Why Carbs Should Be the Base of Your Diet (Even For Diabetics)



           After giving a presentation on diabetes, I was asked what the “healthiest” food to eat. Answer: There is no single healthiest food.
What’s the healthy diet depends on your definition of healthy. This is different for everyone.
That said, here are some recommendations for everyone…

Acceptable Macronutrient Distribution Range (AMDR)
AMDR is a fancy phrase for how much carbs, fat, and protein are recommended by the Institute of Medicine:
45-65% Calories from Carbohydrates
20-35% Calories from Fat
10-35% Calories from Protein (10-25% recommended by Australian Ministry of Health)

Because these nutrient recommendations are a range, everyone can get them differently. Some people do very well on a high carb diet with 65% calories from carbohydrates. Diabetics are often told to eat closer to 50% calories from carbs, and some people do well with only 45% calories from carbs.

Why so many carbohydrates? What about low carb diets, like Atkins?

 
Low-carb diets are often used for weight loss short-term, but there are risks long-term.
In our bodies, most carbs are converted to sugar. Some carbs, like insoluble fiber, will pass out of us undigested.

Everyone, including diabetics, need sugar to survive. We need a minimum of 130 grams of sugar per day for our brain and our blood cells to function. We need additional sugar for energy.  Sugar can be stored in our muscles and liver and released when we need more energy, such as during exercise.

If we don’t get enough sugar, our body starts breaking down our muscles and fat. That’s why low-carb diets work for weight loss—your body will break down fat and you lose weight.

But, we don’t want our bodies to break down our muscles.  In severe cases, the body will even break down the organs, including the heart. Obviously, this isn’t good and can result in death.

What are ketones? What is ketosis or ketoacidosis?
While the body breaks itself down, it produces ketones. Ketones can be excreted by the body.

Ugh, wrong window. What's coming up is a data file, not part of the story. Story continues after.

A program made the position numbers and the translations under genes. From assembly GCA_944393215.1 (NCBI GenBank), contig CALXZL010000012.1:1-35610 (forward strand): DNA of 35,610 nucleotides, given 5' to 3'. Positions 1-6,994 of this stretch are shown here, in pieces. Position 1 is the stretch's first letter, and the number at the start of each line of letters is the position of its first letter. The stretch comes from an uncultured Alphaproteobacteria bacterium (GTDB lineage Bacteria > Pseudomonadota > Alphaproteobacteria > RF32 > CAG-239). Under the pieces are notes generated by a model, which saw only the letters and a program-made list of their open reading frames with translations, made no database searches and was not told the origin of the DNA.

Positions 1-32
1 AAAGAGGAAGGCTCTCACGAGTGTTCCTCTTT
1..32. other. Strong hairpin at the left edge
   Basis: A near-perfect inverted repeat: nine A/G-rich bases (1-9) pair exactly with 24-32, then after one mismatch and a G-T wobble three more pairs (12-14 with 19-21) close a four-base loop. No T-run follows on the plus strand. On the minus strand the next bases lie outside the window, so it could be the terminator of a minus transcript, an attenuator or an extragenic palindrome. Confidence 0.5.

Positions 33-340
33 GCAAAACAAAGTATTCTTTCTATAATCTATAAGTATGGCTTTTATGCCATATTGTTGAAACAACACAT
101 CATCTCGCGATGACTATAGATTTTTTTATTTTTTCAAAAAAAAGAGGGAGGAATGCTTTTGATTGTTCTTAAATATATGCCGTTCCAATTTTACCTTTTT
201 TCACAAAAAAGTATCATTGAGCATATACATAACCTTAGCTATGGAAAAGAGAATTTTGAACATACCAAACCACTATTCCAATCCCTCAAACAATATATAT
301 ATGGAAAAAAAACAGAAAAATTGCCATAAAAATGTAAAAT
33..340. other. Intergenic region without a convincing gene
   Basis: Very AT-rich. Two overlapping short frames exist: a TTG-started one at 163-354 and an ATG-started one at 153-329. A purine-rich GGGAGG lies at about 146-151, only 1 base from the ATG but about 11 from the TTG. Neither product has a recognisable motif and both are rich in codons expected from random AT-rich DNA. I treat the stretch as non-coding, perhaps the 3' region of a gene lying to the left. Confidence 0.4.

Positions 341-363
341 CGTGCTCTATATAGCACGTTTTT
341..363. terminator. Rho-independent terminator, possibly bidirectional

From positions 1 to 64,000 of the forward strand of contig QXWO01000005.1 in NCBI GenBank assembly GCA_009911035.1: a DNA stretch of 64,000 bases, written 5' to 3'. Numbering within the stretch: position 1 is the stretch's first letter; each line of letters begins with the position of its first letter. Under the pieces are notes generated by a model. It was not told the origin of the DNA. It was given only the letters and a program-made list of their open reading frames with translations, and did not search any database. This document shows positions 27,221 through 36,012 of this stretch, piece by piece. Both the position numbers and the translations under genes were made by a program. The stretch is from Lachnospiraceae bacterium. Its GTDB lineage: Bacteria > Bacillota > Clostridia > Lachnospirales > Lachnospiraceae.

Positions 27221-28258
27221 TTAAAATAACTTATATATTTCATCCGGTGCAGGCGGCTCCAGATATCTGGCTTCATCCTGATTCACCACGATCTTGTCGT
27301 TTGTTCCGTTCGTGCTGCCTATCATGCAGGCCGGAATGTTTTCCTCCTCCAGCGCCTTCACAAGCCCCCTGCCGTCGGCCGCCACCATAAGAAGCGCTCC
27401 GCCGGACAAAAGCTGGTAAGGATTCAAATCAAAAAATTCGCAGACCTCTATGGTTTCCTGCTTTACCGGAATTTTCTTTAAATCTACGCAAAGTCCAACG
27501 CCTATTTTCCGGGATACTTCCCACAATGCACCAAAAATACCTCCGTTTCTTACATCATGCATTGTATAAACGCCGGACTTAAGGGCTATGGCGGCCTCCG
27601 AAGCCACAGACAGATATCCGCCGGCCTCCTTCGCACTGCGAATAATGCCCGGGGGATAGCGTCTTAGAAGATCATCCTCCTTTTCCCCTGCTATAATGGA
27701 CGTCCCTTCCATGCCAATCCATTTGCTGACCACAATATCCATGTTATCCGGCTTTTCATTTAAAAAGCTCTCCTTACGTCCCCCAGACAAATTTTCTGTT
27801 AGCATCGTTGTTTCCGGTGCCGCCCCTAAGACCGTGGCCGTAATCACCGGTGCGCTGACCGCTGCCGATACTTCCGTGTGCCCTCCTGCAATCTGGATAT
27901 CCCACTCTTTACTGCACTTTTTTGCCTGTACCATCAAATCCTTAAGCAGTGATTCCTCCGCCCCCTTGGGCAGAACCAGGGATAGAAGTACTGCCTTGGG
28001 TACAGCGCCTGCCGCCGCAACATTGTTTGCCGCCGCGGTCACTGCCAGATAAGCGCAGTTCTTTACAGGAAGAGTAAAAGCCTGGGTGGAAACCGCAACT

Sometimes, especially in diabetics, ketones build up and make blood acidic. This is called diabetic ketoacidosis. If left untreated, it can lead to coma. 

How do I avoid that? 
To avoid the body breaking itself down and producing ketones, everyone, including and especially diabetics, should eat at least 130 grams of carbohydrates per day. In type 1 diabetes, insulin administration is also required to help the body use sugar.

Are there exceptions? Who might benefit from a low-carb diet?
Patients with some medical conditions, particularly epilepsy, have found that following a low-carb diet and producing ketones improves their condition. These patients follow a ketogenic diet under medical supervision. Do not start such a diet without consulting a doctor.

Reminder: Eat a Variety
Although a carbohydrate-based diet is recommended by the Institute of Medicine, we should also eat protein and fat. A diet that removes any nutrient can have negative effects. Eat a varied diet to get a mix of nutrients.  

Comments

  1. Is that why I wasn't given what I ordered in the hospital?

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    1. It could be. If a diabetic patient does not order the minimum carbs set by the doctor, the food service staff at my hospital will add carbs and a bright orange note that says the meal was modified to meet the doctor's diet order. We make similar changes and notes for other diet modifications. Another possible reason you weren't given what you ordered is that something ran out. At my hospital, staff will put a note on apologizing for the substitution. From my past experience, not every hospital leaves a note explaining changes, but you should be able to call food service to ask.

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